RIP Barney Hall.
For those unfamiliar with the name, the best way I can describe Barney Hall is to say he was the Vin Scully of NASCAR. For many of us longtime fans, he was the man who brought races to life for us long before they were televised.
I was about 11 years old when I started paying serious attention to NASCAR. My obsession led me to the AM radio dial one Sunday afternoon, scrolling through the static to maybe find a broadcast of that week’s NASCAR race. A voice emerged from the static. It was Barney’s. And over the course of the following season, I was seduced into racing.
I only saw David Bowie in concert one time. Perhaps that was enough given the outrageous circumstances of that day and where I ended up.
It was 1990 and Bowie was kicking off his Sound + Vision Tour in Miami. Unlike the over-the-top overreach that was his Glass Spider tour a few years earlier, this tour was a return to roots of sorts, an opportunity for him to stretch his catalog for his new label, Rykodisc. They had put out this magnificent boxed set of Bowie classics and rarities and, as it happened, I worked at a record store at the time. We were inundated with all the promotional materials, display contests and everything surrounding the release.
For those of us working at Sound Warehouse #1006 in Lauderhill, FL, this was a big deal. We all loved Bowie. We broke open one of those Sound + Vision boxed sets and seemingly played it all the time.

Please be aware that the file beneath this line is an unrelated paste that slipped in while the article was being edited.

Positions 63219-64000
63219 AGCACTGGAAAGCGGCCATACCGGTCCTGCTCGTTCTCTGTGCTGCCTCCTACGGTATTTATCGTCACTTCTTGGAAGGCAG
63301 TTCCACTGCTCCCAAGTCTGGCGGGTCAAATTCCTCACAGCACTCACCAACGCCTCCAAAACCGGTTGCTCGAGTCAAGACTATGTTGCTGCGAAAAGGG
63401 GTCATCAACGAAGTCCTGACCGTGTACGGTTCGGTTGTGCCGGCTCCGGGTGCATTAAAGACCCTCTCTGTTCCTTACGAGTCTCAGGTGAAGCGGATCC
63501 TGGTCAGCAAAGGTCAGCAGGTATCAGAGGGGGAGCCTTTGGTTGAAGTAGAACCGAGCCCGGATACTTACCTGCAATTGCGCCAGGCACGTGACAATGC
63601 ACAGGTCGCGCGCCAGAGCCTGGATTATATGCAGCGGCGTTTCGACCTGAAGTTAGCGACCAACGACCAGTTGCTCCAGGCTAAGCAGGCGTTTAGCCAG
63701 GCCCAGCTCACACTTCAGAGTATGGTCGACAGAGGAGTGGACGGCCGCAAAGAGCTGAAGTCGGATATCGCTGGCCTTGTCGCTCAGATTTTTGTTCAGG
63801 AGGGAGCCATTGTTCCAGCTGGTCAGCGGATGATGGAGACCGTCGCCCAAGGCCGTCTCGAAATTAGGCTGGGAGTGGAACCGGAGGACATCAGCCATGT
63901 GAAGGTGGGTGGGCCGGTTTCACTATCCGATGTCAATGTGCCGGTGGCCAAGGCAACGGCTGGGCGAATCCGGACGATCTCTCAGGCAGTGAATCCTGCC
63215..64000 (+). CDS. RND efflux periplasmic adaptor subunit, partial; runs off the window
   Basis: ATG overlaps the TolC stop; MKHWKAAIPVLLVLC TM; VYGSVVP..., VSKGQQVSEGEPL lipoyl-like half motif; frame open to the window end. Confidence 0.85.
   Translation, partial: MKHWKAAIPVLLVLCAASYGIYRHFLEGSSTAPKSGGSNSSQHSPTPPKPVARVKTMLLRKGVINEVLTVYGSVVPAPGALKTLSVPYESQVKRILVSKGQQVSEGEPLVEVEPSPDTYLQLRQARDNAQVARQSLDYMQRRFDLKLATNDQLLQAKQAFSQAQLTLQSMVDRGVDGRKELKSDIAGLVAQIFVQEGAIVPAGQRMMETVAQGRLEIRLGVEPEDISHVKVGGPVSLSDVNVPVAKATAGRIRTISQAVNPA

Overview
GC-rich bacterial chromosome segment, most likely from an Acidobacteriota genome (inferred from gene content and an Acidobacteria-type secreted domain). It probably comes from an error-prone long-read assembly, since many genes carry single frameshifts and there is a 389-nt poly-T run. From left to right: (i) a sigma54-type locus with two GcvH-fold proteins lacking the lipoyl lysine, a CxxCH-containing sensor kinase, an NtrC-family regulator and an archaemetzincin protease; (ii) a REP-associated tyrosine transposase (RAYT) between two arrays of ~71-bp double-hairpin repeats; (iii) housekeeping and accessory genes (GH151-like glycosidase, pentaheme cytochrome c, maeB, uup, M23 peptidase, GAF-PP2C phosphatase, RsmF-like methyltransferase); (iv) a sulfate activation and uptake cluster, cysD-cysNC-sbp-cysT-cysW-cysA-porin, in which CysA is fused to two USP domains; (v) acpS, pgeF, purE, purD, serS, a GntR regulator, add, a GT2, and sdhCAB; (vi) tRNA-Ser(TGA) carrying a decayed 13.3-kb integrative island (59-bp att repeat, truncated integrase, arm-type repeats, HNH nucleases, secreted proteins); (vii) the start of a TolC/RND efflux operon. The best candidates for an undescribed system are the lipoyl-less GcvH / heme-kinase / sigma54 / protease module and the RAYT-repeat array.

The show was billed as this very artistic, Bowiesque kind of thing, but far less gaudy as Glass Spider. Édouard Lock of La La La Human Steps co-conceived and was artistic director for this tour, and it featured this gauze-like screen on which visuals could be projected on as the band played behind it. Moreover, the tour hype was that this would be the last time Bowie would play his back catalog live. Read moreNo comments
“Maynard Ferguson, man – have you ever heard him play? He is amazing!”
His excitement was infectious as he put on the record.
“Listen to those high notes – He is the best ever!”
Of course, I was just a trombone player. I really had no reference point for how high those notes were that Maynard was belting out. But I must have mentioned something to my dad, who told me that in fact, Maynard Ferguson was coming to town. Read moreNo comments
To some, this won’t be anything new. Just a rant. On media in America. How special is that?
So I flip on my news feed today to discover an exploding rocket has grabbed top position amidst stories of Ebola, elections and Hawaiian lava flow. This isn’t surprising, except for the fact that the actual incident took place two days ago. A, unmanned private rocket, under contract from NASA, carrying supplies and experiments to the International Space Station had a major malfunction during liftoff. No one was hurt.
For those of us space geeks who follow these sorts of things, we’re not taken aback by this. It happens about 5 % of the time with unmanned vehicles, give or take. News editors probably felt the same sort of relative indifference to this event initially since there was a nominal amount of coverage of the accident yesterday.
But then, the bird flew into the monkey house.